Building on yesterday’s post about my London affordability maps, here are the equivalent maps for the Manchester area (sorry Liverpool, I’ll get there!) from 1997 and 2012. It’s obviously a very different picture in terms of price, volume and distribution; these differences were well-known anecdotally but a lot of the detail was hidden until the Land Registry opened up its pricing data and, for my money, this represents one of the most useful and timely open data sets available.
In all of these maps you can see the impact of the Stamp Duty on pricing: there’s a huge incentive to come in just below each of the thresholds and it’s particularly obvious in the 1997 map below. The really striking thing about this map for me, however, is the very different pattern of affordability: in London it’s all about proximity to the city centre (i.e. West End), here it’s quite clear that it’s the Southern periphery (e.g. Trafford) and the smaller towns beyond that are considered desirable for a host of different reasons.
Run the picture forward to 2012 and a few things become clear: first, that there has been nothing like the loss of affordable housing options that we saw in London; second, that the regeneration of the city centre is having an impact on prices within the Central Business District; and third, that just because housing remains relatively more affordable doesn’t mean that there aren’t parts of Manchester that are starting to look a little like London. Notice the changes to the south of the CBD and in Trafford: there are clearly areas in which people are still able to find affordable housing to purchase, but there are now areas where it also fairly clear that it will be very difficult for anyone on the median income to get a toe-hold.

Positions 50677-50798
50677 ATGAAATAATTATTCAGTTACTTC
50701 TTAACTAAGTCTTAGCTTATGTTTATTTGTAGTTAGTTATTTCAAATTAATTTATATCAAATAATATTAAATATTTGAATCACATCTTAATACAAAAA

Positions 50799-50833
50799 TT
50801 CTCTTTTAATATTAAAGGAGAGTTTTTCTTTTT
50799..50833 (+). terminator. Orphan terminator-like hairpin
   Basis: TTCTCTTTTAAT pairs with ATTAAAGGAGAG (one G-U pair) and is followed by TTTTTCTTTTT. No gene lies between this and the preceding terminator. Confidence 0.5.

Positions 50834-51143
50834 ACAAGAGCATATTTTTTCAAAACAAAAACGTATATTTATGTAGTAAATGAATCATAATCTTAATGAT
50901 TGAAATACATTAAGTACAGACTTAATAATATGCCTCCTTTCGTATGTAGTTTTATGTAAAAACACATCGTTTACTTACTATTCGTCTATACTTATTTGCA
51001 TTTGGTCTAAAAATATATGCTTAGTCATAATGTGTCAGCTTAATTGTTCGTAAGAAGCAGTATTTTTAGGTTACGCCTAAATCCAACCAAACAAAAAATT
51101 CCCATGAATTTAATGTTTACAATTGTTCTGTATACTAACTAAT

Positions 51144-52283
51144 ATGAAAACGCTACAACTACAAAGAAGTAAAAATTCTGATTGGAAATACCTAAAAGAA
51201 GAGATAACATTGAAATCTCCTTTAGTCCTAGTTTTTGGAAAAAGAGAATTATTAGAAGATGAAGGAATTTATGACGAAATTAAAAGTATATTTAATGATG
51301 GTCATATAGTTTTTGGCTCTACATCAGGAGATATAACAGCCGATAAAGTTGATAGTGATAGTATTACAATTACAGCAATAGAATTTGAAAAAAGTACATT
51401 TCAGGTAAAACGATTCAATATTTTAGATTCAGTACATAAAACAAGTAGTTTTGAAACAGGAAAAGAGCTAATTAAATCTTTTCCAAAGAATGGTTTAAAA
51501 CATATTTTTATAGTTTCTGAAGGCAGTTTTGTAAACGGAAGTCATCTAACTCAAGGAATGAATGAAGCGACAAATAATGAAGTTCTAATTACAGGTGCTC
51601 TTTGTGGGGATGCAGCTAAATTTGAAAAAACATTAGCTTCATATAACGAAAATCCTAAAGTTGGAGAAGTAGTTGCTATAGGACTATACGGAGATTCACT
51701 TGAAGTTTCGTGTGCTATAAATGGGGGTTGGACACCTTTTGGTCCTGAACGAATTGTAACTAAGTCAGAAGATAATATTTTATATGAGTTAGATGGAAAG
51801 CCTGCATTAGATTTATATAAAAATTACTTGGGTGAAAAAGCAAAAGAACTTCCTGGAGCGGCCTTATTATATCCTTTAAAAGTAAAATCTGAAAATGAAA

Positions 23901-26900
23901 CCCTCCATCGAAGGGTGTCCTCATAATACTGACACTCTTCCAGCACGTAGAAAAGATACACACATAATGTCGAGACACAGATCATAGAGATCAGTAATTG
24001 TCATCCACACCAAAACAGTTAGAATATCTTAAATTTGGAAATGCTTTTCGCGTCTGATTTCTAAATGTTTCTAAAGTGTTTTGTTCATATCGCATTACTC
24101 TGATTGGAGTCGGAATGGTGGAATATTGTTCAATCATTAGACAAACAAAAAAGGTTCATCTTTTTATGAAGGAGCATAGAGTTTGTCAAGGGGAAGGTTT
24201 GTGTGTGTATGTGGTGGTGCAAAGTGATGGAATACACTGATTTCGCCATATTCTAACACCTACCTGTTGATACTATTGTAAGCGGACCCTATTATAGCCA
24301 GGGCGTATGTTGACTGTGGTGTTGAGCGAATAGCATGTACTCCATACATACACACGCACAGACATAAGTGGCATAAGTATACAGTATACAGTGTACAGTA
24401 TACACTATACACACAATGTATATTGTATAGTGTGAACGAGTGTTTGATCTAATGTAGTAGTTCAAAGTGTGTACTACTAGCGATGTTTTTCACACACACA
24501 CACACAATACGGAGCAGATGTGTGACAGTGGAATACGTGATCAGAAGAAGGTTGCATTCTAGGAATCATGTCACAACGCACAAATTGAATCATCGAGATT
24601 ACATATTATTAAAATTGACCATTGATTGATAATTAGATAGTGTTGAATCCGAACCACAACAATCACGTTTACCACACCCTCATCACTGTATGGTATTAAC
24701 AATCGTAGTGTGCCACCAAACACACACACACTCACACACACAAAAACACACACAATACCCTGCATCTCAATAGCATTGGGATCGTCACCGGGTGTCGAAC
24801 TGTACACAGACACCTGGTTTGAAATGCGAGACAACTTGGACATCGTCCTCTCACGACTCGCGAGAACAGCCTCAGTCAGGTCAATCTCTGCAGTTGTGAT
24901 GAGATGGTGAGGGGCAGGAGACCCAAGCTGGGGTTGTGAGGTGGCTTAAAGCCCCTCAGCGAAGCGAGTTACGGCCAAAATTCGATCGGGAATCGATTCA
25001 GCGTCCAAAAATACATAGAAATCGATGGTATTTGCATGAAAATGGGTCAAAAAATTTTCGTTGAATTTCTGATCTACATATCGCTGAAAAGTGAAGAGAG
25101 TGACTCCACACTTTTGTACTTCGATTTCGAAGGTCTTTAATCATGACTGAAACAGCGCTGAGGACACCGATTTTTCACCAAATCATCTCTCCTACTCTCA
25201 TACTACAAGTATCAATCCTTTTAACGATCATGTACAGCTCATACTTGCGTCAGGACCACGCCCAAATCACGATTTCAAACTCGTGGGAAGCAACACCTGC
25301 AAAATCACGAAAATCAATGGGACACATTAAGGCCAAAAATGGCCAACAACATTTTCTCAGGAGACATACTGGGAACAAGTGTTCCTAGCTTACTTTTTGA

I should note that I’m not particularly savvy about the Manchester housing market so I’ll leave it to others to interpret these findings in greater detail; however, I thought that it would be really interesting to explore other parts of Britain using the same methodology I’ve used to explore London so as to develop a set of visualisations that are more directly comparable and more closely linked to the regional dynamics of income and access than crude averages or raw prices. Enjoy!
P.S. One thing that struck me about looking at Manchester is the impact of zoning – some postcode areas have no open market transactions at all. My attempts to double-check that I hadn’t made a mistake in my coding suggested that most of the ‘no sale’ areas are industrial zones of one sort or another. In London you really don’t see this sort of delineation at any smaller scale though it does, of course, exist at the fine scale.